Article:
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Revival of the Judson Rogues

Baryshnikov features 'vintage postmodern' works of the group in his latest White Oak project.

October 22, 2000|JENNIFER FISHER | Jennifer Fisher is a regular contributor to Calendar

While Mikhail Baryshnikov was just learning how to plie back in Latvia in 1962, a new group of rogue New York dancer-choreographers, called the Judson Dance Theater, was pretty much deciding that all that barre work really wasn't necessary, that anyone could perform, and ordinary movement could be just as beautiful as ballet or modern dance.

And while the future Russian ballet star was learning even more proper protocols in St. Petersburg and joining the Kirov Ballet, the Judson--fast becoming the cradle of dance postmodernism in Manhattan--continued to invent its own version of dance, which resembled no other.

If you had told Judsonites back then that they would be reviving their works in 2000 for the American company of a Russian ballet legend-turned-modern-dancer--well, they might have believed it, since the '60s were a decade when it seemed anything could happen.

And since the future is now, the latest program from Baryshnikov's White Oak Dance Project is called "Past Forward: The Influence of the Postmoderns." Coming to UCLA's Royce Hall Wednesday through Saturday, it features work by Judson leading lights Trisha Brown, Lucinda Childs, David Gordon, Deborah Hay, Simone Forti, Steve Paxton and Yvonne Rainer.

The usually startling exploits of these dance makers are legendary in dance circles, although fairly unknown outside of them. In the '60s and early '70s, Judsonites danced on the walls of buildings (using pulleys and ropes); wore street clothes or nothing at all; walked, hopped or stood still; and used chance or mathematical formulas to structure the action.

When Judson Dance Theater presented its first concert in 1962--naming itself after the adventurous Greenwich Village church that offered its sanctuary for concerts--the dancers were setting sail on already-occupied creative waters. Inspired by similar activities in other fields (Minimalism, "found" art, "happenings," improvisational theater), they were specifically spurred on by a no-holds-barred choreography class given by musician-composer Robert Dunn.

Titles from the era sometimes tell a lot: "Intravenous Lecture" (1970), for instance, was pretty much what it said, in that Paxton talked while a saline solution was injected into one arm. Later, as Paxton led the development of the dance form called contact improvisation, the emphasis on process over product could be sensed in the title of several 1975 contact performances: "You Come, We'll Show You What We Do."

As the press material for White Oak delicately puts it, there were viewers at the time "who were puzzled by these performers." There were probably as many people who thought the work was designed just to shock as there were partisans who sensed that it was a historical moment capable of bending perception and opening new doors for dance.

Eventually, the Judson genre became known as postmodern, calling attention to its revolution against what had gone before--principally the florid Expressionism of dance modernists such as Martha Graham and her contemporaries.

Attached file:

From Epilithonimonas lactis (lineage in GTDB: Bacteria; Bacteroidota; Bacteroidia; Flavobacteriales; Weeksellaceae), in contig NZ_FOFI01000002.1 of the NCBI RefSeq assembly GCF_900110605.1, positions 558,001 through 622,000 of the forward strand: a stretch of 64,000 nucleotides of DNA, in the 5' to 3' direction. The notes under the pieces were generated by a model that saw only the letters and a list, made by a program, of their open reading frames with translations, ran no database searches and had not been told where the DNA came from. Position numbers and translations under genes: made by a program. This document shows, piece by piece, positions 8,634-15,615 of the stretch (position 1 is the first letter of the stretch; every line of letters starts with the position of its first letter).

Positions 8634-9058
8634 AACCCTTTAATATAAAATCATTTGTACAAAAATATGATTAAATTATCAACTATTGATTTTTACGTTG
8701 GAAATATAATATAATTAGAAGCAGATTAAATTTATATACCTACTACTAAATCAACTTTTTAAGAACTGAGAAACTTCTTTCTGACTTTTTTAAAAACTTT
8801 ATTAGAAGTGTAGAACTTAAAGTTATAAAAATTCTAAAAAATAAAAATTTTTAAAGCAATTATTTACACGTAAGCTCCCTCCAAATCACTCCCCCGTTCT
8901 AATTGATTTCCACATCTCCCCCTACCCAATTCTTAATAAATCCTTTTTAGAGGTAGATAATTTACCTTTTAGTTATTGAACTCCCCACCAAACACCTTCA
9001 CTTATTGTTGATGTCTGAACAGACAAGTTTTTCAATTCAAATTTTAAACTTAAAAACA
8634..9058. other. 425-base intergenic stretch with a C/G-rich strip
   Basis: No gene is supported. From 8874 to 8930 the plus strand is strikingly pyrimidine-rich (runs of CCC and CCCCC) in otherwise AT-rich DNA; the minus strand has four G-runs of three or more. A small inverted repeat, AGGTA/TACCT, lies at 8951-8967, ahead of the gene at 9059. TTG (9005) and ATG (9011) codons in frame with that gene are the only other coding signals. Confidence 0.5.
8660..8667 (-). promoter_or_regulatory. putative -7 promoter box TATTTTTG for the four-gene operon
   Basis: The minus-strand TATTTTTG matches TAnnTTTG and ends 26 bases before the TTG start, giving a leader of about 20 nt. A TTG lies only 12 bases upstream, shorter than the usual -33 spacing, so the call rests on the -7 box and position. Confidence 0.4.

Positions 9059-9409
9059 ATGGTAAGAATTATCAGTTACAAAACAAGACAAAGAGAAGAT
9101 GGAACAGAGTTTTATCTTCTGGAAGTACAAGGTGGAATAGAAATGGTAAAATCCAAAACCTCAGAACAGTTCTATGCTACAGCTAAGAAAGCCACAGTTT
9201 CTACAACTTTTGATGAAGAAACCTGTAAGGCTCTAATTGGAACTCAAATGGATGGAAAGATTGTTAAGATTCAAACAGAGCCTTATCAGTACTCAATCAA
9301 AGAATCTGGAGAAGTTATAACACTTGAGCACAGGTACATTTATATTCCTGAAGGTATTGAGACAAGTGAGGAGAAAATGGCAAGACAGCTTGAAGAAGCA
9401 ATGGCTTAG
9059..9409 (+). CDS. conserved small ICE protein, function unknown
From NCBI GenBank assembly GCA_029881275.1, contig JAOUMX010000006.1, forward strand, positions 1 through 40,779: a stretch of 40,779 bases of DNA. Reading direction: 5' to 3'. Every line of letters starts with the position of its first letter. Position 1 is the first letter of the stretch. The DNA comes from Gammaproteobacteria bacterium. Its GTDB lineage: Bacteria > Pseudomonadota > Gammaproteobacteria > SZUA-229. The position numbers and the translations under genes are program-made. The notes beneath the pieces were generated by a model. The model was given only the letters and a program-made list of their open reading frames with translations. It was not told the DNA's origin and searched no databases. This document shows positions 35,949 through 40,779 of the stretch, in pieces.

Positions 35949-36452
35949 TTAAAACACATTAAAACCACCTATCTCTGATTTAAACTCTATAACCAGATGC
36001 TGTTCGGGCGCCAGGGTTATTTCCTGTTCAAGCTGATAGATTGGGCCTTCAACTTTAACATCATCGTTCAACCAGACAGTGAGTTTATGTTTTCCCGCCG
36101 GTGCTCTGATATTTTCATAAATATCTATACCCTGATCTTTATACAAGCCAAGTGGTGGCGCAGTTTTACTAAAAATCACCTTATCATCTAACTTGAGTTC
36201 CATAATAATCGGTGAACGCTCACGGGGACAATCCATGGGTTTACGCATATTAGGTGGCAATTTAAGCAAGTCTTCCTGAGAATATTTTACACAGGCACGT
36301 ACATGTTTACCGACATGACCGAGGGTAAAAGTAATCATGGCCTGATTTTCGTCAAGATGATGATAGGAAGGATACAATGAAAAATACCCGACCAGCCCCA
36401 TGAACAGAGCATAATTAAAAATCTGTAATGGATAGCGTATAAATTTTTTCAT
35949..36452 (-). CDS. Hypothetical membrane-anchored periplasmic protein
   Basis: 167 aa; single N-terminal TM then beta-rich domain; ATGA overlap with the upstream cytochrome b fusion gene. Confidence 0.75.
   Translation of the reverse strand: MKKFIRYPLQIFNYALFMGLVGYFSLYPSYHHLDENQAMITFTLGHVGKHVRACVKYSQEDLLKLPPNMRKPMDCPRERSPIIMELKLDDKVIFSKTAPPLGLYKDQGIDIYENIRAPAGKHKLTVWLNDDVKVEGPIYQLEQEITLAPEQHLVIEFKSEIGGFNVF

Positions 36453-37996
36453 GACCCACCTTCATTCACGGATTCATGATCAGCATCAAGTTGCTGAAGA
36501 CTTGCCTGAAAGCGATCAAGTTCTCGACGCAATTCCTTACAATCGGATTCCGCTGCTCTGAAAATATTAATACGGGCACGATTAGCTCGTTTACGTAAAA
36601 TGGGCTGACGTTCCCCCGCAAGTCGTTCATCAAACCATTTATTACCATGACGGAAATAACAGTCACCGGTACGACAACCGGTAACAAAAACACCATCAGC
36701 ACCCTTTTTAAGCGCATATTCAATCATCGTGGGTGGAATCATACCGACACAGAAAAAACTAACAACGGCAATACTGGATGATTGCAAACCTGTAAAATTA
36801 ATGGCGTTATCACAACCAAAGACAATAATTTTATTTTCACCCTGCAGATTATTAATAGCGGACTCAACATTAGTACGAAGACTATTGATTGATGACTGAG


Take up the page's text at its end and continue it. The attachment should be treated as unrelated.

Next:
Except for a television documentary film called, appropriately enough, "Beyond the Mainstream," work from the Judson era is rarely seen, although its liberating effects are woven through much contemporary choreography.

This is the first real revival, launched by Baryshnikov, who has been looking for adventure and whatever came his way since he arrived in this country in the mid-'70s. His thirst for innovation was well known, and from time to time, the contemporary choreographers he worked with in the 1980s or '90s--like Alvin Ailey or Twyla Tharp--would say to him, "You should have seen Judson."

"That's how I started to get interested," Baryshnikov says, on the phone from Lawrence, Kan., a White Oak date that precedes Los Angeles. "But my mind was somewhere else at the time. I thought, well, one day I'll have to really dig into that."

Now that the day has come, the White Oak program is not only recreating some of the Judson's most famous pieces, but offering newly commissioned works by Gordon, Rainer and Hay.

Iconic postmodern works from the past, restaged by their choreographers, include Paxton's "Satisfyin Lover" (1967), a carefully scripted symphony of walks and pauses done by groups crossing the stage; Simone Forti's "Huddle" (1961), which is, yes, like a football huddle onto which various people climb; Gordon's "Chair" (1975), a duet for two dancers with folding chairs as partners; and a version of Rainer's ever-changing "Trio A" (1966), a series of evenly danced, low-tech movements that have an oddly meditative effect.


"You have to respect these peoples' guts and endurance," Baryshnikov says. "They were booed and hit by the press badly in many instances. Can you imagine if they all believed what [New York critic] Clive Barnes wrote about them? 'The disaster that is the Judson'--it was the worst review I've ever seen. They could have said, 'OK, we quit.' And we wouldn't have seen the stunning dances that followed, or all the discoveries."

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